Once considered one of the best in the world, the Canadian educational system has, over the past 20 years, lost some of its luster.  Increasingly, parents are pulling their children from the traditional institutions and educating them at home or in alternative schools.  The Interim has asked some of these parents to defend the choices they have made concerning their child’s education.

Public education is still the best bet

The school yard is alive with joyous sound.  Children, faces alight with smiles, move amid the bustle renewing friendships.  Inside, new students gather near the office, little ones clinging to their parents’ hands, older ones nervously examining the unfamiliar surroundings.  In the yard, in the halls, in the staff room, there is an exhilarating air of excitement.  A brand new school year is about to begin.

Each September, this scene is repeated with local variations from one end of the nation to the other.  For most young Canadians, the first day of a new school year is a joyous and exhilarating experience.  For them, their parents and teachers, school is a wonderful place.  Whether it is a native school in Inuvik, a prestigious private school in Victoria, a Christian school in Calgary, a public school in inner-city Toronto, or any one of the thousands of schools large and small that dot the Canadian landscape, if it is a Canadian school, it is among the best in the world.

Unlike the academic mills of Japan or Korea, with their spectacular successes and their equally spectacular failures, Canadian schools put the same level of educational standards within the reach of everyone, their goal to educate the “whole person,” to inspire life-long learners.

The school community is a microcosm of Canadian society.  These are places where our children encounter the reality of our multicultural world.  In many cases a single classroom will hold representatives of a variety of diverse cultures and social strata.  Here, students learn cooperation and respect for each other’s way of thinking and living.  It is an environment geared to sharing.

Students participate together in the community of the school.  Through a variety of group situations, they come to respect that each member, regardless of ability or social status, has something to contribute.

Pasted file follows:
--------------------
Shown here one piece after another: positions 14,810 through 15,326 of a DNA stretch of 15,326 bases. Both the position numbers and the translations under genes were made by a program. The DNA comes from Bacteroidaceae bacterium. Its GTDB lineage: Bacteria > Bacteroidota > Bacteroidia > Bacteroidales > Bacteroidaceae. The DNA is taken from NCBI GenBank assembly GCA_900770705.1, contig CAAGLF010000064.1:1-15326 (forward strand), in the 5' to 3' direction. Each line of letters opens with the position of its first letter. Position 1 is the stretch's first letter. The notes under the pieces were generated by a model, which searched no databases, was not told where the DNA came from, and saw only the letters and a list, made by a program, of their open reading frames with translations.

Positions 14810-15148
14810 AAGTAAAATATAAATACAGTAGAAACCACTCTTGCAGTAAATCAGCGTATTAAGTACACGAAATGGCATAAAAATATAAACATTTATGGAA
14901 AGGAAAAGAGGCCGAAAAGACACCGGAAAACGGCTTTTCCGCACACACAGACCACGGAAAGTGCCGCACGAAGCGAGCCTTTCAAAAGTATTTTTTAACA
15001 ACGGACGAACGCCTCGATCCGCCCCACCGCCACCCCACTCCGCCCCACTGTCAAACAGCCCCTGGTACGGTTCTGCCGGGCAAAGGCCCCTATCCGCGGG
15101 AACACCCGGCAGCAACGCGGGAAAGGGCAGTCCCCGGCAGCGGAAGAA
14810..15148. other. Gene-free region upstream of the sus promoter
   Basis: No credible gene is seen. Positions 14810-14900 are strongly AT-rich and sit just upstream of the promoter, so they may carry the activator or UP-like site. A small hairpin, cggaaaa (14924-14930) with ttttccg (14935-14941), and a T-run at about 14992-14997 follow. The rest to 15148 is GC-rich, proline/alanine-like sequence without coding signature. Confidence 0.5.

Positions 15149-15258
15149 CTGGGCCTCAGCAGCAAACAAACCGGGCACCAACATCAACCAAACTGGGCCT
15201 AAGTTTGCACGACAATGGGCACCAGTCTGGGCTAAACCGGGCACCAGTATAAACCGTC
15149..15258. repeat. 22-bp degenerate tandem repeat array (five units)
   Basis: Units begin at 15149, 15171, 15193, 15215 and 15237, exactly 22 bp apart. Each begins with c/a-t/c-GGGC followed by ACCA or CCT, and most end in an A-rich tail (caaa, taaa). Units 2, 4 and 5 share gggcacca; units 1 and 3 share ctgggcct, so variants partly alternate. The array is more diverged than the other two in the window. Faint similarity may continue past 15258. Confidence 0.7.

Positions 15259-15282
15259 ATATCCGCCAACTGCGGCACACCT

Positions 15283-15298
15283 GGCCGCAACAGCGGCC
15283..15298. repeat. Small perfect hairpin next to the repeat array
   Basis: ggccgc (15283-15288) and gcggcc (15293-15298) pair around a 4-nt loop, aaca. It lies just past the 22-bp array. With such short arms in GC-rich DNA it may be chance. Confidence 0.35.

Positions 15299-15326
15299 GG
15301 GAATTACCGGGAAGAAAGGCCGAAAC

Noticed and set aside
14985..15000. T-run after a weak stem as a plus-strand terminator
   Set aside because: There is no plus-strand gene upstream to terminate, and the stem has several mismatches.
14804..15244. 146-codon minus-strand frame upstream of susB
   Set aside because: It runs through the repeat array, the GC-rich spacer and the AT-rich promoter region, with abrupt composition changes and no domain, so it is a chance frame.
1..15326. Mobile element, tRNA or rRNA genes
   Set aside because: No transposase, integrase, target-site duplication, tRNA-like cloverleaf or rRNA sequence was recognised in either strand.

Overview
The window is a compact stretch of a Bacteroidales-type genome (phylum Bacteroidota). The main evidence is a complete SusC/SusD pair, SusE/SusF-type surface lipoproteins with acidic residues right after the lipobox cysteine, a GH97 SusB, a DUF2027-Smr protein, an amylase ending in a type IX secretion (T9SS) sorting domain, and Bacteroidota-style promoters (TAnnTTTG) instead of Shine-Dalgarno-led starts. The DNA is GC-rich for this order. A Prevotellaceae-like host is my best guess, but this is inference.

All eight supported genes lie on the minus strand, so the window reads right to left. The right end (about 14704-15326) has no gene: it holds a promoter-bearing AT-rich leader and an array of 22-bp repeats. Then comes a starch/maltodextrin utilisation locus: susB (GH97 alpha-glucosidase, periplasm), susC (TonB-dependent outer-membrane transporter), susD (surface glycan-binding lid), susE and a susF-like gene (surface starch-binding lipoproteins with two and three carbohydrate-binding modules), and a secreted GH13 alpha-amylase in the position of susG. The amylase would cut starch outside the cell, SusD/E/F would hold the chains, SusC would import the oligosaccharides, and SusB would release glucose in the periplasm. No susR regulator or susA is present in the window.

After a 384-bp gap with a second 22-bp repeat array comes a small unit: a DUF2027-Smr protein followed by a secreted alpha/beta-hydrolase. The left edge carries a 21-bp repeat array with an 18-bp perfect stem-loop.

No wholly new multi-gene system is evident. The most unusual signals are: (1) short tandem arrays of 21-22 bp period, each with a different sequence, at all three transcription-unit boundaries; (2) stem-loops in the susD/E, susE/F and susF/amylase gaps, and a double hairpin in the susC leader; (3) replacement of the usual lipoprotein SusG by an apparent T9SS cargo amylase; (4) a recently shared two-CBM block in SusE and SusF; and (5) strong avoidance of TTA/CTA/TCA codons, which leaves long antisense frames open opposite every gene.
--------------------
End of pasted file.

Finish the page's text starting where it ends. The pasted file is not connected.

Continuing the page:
Teachers are, in general, a dedicated lot.  As a rule they are well educated for their role.  Many spend free time pursuing courses or reading and sharing materials with colleagues to stay aware of what is current in the field of education.  Each one brings an array of talents and skills to teaching.  Of course teachers are not masters of all aspects of education, but each adds to the general pool of skill and talents within the school community.

Consider the extreme case.  A teacher gifted in the presentation of academic programs is uncomfortable with music, daunted by art and overwhelmed by the physical education program, while another has difficulty with the academic program, but is exceptional at art, music, or physical education. Many would feel the term spent with the gifted presenter of academic programs better spent than one with the poorer presentation skills.

Yet, for some students, the experience with the exceptional artist might form a life long love for art and a potential future as an artist, artisan or commentator.  Similarly, the musically gifted teacher might instill some students with a love of music that could carry over into any number of future expressions of that love.  The gifted physical education teacher might promote fitness and athletic skills giving some students a positive direction they might otherwise never have known.  The pooling of teacher skills and talents extends the student’s learning opportunities.

Canadian schools are resource centres.  They are places dedicated to study and research.  Most schools can boast a variety of materials to encourage and assist the learning process.  Text books, reference materials, teaching aids such as computers, VCRs, record players and ape recorders are found to some degree in all our schools.  Tape recorded story books, material for science study, geometrical shapes and countless other learning materials, from the commonplace to the creative can all be found in classroom learning centres.

Resources are more than books and libraries, teaching aids and computers.  As a community within a community, the school is a focus for human resources made up of teachers, parents, staff, students and all members of our society.

In many schools, remedial resources are available for Special Needs children.  Besides the regular staff, there are also teachers and staff who work directly with these needy members of the school community.  They serve as mentors, spokespersons and advocates for their charges.

A school may not be an appropriate place of learning for everyone.  And yes, it is true that today’s schools sometimes reflect the worse aspects of society, but it is equally true that they also reflect the best.  For those who would forsake the schools and press out on their own, good luck!  Bur remember, the school systems are only as strong as those who are willing to fight to improve them.  Although a country of contrasts, Canada has always been a community oriented nation.

Rugged individualism, as noble as it may be, belongs to our neighbours to the south.  That is how they opened their frontiers and grew to be the nation they are today.  Still, it is worth remembering that when the Americans began a new community on the western front, the first buildings to go up were often a saloon and a jail, while in Canada it was a church and a school.